This is the sixth in a series of "secret lives" stories, showcasing the breadth of interests and hobbies that York staff pursue in their free time.
It’s amazing what Stephanie Dixon of York’s Faculty of Fine Arts can do with a standard crochet hook, a little wire and an assortment of beads. What started as a childhood desire to crochet has morphed into a passion for creating beaded necklaces, bracelets and earrings. In doing so, Dixon has become an ambassador of style.
“I’m known for beading wire with a crochet hook,” says Dixon, whose interest in beading and jewellery was stoked early on by her Aunt Penny, a weaver and beader who collected vintage jewellery. As a child, Dixon couldn’t wait to see what new pieces of vintage jewellery Aunt Penny had collected since she last visited her in the Adirondacks of New York state. But it was attending a creative festival with her more than a decade ago to see William Hodge, a beader and fibre artist, that really cranked up Dixon’s desire to create her own jewellery.
Left: Stephanie Dixon displays and wears some of her beaded creations, including a necklace made with Swarovski crystal beads
“What he [Hodge] could do with beads just amazed me and a light went off in my head,” says Dixon, an administrative assistant to the chair in York’s Department of Film. It took another several years for the ideas to percolate and for Dixon to turn her creative eye to beading, but once she did, she couldn’t stop. She has hundreds of completed necklaces, bracelets, earrings and rings in shades of purple, green, burnt orange, blue, silver, copper and her favourites – turquoise and browns. “Most of my work is very organic,” she says. The ideas will sometimes incubate for weeks before Dixon brings them to life.
“Sometimes you never know what it’s going to turn out like,” she says. “The evolution of how it turns out is very exciting.” The weight of the beads, the colours, shape and texture and the gauge of wire, all go into the mix. And Dixon only works with glass – never plastic – beads. Some of the beads she makes herself. There are various kinds of beads, including fire polished beads, lampwork beads, seed beads, gemstones/semi-precious beads, metal beads and crystal beads.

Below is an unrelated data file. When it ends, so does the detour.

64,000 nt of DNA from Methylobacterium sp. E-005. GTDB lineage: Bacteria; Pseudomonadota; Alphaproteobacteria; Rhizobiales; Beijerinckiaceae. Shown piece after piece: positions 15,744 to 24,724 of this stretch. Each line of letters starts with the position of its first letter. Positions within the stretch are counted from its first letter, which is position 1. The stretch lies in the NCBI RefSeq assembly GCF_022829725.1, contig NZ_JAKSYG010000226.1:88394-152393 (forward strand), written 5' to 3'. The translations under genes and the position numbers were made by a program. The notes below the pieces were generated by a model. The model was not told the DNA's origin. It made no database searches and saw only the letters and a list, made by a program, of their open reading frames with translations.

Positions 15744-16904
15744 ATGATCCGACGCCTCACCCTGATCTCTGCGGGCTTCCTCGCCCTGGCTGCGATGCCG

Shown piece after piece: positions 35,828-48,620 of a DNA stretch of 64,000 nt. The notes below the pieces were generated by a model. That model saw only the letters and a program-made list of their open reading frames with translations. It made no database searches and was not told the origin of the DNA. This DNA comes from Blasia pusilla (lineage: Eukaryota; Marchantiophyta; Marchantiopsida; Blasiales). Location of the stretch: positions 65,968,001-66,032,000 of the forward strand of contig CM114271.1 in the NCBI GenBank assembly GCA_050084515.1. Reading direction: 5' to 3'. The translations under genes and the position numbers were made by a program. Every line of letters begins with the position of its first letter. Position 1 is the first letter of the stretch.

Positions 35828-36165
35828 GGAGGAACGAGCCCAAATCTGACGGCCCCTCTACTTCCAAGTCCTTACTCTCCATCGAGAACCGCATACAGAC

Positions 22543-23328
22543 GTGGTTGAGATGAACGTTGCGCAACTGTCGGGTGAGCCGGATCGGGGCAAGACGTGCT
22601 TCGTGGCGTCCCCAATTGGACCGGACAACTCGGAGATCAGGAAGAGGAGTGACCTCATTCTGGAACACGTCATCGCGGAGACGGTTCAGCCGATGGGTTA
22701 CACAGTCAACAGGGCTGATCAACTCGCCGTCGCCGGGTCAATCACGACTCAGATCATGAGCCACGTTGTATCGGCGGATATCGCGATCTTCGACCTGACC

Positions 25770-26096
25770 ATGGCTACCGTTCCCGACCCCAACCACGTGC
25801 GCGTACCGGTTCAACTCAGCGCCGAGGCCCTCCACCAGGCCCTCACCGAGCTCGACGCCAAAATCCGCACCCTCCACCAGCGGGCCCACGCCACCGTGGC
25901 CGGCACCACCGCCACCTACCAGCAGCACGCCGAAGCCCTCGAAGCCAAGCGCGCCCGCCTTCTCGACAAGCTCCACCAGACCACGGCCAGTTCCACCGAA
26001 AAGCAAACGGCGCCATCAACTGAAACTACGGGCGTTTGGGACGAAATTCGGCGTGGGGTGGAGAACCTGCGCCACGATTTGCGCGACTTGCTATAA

For necklaces, Dixon crochets wire, interspersing beads in various shapes, colours and designs as she goes. Usually, she makes six strands of crocheted wire with beads then braids them together. Each design is unique. Some people do a technique that’s called bead stringing, but that’s not for Dixon. She finds the beads too small and fiddly. “Wire bead crochet is my comfort zone,” she says.
Right: A crocheted beaded necklace designed and crafted by Stephanie Dixon
Dixon makes custom-ordered jewellery, teaches classes as beadFX and Bead Junction, both bead stores in the Toronto area, and travels to shows, such as the recent Bead & Button Show in Milwaukee, touted as the biggest consumer bead show in the world. Most of her classes fill up. “People are constantly asking me for more classes,” she says. “Everyone wants to learn it and I want to teach it.” It’s a perfect match.
Dixon is almost as passionate about sharing her techniques with anyone who is interested as she is about making her own designs. “What really sparks my interest is seeing that moment in others when they get excited and inspired by something new and they start to believe in themselves. When they leave the class they are confident and inspired and they always leave with a finished piece,” says Dixon. She even taught a group of girls at a birthday party. “It was so much fun. I had such a glorious time.”
Dixon has made quite a name for herself in the beading world. She regularly participates in celebrity challenges through beadFX, where two celebrity designers are given identical beads and supplies. They are then given about four weeks to show how the same beads can be used to create completely different designs.
Left: A demonstration of crocheting with wire and beads
Recently, Dixon was named one of two Create Your Style with Crystallized – Swarovski Elements Ambassadors in Canada. There are only about 30 in the world. “It’s such an exclusive group,” says Dixon. It means she will have input on their product development, provide feedback on applications and techniques, and hold workshops on working with Swarovski crystal beads, pendants, rivets, mesh and yarn. “I have all sorts of ideas going on in my head,” says Dixon. “For me it’s all about colour and the process of creating.”
In addition, Bead Unique magazine and TheRingBearer.ca have both asked Dixon to submit designs. She is a member and volunteer coordinator for the Toronto Bead Society and a member of the Toronto Hookups Crochet Guild – combining two of her loves. The others are baseball, hockey and her son Declan, who also beads, except he makes chain mail.
Right: A crocheted choker by Stephanie Dixon
Her heart is almost as large as her collection of works. She delights in the joy her creations bring to others, and so Dixon donates her work to the Children’s Aid Foundation’s Corsage Project, which gives high school girls in need an opportunity to choose from an array of donated formal gowns, accessories and shoes for their prom. Last year, she donated 25 sets of necklaces and earrings, which the girls get to keep. “I was there and was personally able to match the necklaces and earrings to their dresses. They loved that,” she says. “There were a few tears shed that day.”
She also donated her jewellery designs to McLaughlin College’s silent auction last year in celebration of its 40th anniversary, just one example of how she gives back. Dixon was recently appointed a Fellow of McLaughlin College at York in recognition of her volunteerism.
Just over the crest of 40, Dixon says: “Life is everything I would hope it to be.”
By Sandra McLean, YFile writer